Death penalty opponents lack understanding

April 11, 2011

The so called "Maryland Citizens Against State Executions" do not have a clue as to what the process could be for the death penalty. Several states have the process, including appeals down to as little time as 5 years. It is not the death penalty that punishes victims, it is the structure of the death penalty in liberal Maryland that does. The Sarah Foxwell case "cried out for the death penalty" but the State's Attorney agreed to pursure a lesser punishment. As for closure for the family, do you not think that the family thinks quite often about how the individual who viciously murdered their family member is sitting in a prison watching TV, playing games, enjoying the outdoors and seeing their family while they cannot!!! The man who murdered Sarah Foxwell is 27 years old, so that means that the victim's family and Maryland taxpayers will have to pay at least $40,000 a year to house him in prison for the next 40+ years. That is over $1.2 million. Not to mention the movement now in Annapolis to parole inmates with life sentences. There soon will be no reason not to carry a gun and kill someone because no one will fear the punishment.

A concerted effort needs to be put in streamlining the death penalty process in Maryland and make it work. The death penalty is a deterrent to a reasonable person if it is a possibility and the studies that show that it does not significantly reduce murder does not take into account those individuals who did not commit murder because that ultimate penalty was there.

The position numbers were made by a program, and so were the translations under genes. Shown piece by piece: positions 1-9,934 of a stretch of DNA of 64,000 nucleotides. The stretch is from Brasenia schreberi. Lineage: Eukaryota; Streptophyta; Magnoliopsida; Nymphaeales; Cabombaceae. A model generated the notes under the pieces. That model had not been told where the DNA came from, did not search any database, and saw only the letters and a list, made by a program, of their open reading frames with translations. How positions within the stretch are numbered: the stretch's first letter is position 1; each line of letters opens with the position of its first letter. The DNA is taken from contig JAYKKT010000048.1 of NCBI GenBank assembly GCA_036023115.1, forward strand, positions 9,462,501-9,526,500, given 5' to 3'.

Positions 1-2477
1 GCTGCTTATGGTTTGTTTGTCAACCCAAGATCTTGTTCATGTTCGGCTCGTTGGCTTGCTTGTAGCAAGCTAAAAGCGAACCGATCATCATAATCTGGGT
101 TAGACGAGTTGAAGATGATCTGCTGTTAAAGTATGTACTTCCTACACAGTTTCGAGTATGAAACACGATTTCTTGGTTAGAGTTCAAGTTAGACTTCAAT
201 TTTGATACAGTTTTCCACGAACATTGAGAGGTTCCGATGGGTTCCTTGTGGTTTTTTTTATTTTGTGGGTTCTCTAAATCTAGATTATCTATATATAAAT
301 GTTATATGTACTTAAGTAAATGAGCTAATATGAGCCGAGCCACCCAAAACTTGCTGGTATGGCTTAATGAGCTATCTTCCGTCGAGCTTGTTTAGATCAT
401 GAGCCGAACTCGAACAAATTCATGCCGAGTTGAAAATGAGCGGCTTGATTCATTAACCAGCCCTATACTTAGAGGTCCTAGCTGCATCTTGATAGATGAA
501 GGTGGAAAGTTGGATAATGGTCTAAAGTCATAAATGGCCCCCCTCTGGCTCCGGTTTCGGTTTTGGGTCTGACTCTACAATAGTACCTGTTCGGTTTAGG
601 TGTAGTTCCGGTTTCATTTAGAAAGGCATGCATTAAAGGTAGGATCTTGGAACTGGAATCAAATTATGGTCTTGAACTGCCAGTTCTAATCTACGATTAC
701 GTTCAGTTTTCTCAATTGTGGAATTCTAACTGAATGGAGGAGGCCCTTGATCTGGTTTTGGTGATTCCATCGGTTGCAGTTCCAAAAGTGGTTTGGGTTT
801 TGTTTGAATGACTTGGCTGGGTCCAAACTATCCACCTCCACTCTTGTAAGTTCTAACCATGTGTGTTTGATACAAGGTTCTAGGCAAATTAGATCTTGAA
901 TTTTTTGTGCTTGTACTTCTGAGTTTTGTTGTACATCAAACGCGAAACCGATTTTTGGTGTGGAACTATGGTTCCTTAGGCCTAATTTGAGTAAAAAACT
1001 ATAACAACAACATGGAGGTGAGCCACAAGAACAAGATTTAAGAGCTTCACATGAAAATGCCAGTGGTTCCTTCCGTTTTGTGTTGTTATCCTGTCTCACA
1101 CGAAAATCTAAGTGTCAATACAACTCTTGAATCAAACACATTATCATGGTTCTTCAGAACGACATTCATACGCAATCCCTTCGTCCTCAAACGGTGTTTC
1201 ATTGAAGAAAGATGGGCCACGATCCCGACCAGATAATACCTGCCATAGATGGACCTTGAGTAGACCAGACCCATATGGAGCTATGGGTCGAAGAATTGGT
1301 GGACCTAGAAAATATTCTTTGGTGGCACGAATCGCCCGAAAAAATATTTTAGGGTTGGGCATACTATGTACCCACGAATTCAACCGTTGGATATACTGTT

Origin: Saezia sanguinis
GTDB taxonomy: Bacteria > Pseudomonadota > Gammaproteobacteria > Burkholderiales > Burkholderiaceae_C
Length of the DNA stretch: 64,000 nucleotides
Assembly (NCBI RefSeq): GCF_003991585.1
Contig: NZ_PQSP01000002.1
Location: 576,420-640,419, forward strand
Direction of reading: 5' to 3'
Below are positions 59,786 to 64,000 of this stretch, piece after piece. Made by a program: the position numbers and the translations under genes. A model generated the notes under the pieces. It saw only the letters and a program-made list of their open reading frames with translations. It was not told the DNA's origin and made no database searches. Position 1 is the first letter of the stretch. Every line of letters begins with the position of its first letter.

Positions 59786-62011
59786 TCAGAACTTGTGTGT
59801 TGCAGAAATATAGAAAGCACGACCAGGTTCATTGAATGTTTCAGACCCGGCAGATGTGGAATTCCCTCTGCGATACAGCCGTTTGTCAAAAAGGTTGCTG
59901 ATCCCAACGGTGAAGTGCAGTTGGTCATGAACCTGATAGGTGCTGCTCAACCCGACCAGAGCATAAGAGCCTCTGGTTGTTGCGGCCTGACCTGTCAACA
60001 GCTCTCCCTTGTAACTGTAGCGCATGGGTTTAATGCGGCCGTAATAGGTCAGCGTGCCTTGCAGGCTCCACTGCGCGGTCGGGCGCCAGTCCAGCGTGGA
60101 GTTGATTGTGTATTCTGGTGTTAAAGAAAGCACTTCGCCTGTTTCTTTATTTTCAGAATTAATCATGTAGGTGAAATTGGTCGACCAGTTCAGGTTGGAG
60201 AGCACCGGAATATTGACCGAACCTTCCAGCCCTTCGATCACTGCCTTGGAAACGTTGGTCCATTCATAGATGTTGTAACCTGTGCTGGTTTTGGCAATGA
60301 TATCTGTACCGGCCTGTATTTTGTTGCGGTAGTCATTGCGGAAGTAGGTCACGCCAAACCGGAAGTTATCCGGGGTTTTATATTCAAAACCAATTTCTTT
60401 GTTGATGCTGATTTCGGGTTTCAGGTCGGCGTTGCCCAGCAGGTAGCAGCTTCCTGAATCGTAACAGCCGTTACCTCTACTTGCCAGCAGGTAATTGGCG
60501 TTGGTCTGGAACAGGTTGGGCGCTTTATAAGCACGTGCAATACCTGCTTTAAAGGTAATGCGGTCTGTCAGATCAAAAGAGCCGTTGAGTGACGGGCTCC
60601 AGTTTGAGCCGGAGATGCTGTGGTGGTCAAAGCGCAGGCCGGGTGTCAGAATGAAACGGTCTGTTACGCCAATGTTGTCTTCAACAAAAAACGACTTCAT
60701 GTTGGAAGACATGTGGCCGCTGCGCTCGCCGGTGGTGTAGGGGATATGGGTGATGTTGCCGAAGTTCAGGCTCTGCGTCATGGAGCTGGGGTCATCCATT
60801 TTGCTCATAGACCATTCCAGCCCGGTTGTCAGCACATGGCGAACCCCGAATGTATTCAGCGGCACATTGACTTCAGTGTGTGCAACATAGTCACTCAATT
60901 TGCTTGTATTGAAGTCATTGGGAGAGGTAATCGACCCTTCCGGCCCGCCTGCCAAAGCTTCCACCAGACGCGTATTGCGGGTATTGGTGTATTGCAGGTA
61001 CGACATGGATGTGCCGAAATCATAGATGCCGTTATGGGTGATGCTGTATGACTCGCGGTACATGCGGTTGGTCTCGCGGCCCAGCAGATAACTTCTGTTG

A good example of what a life sentence means to the individual is the murder of Correctional Officer McGuinn by two inmates already serving life sentences for murder ... had they gotten the death penalty for their first murder they would not have been in a position to murder again. I guess they just felt "I got the life sentence already, why not kill again?" How do you rationalize any closure to the McGuinn family in this instance?

Those individuals rallying against the death penalty for the most part are far removed from crime or this type of activity in their neighborhood and not until one of their own is kidnapped, raped, viciously murdered and their body set on fire will they have a real understanding of why the death penalty is necessary.

Gary Hornbaker

The writer is a retired correctional professional.

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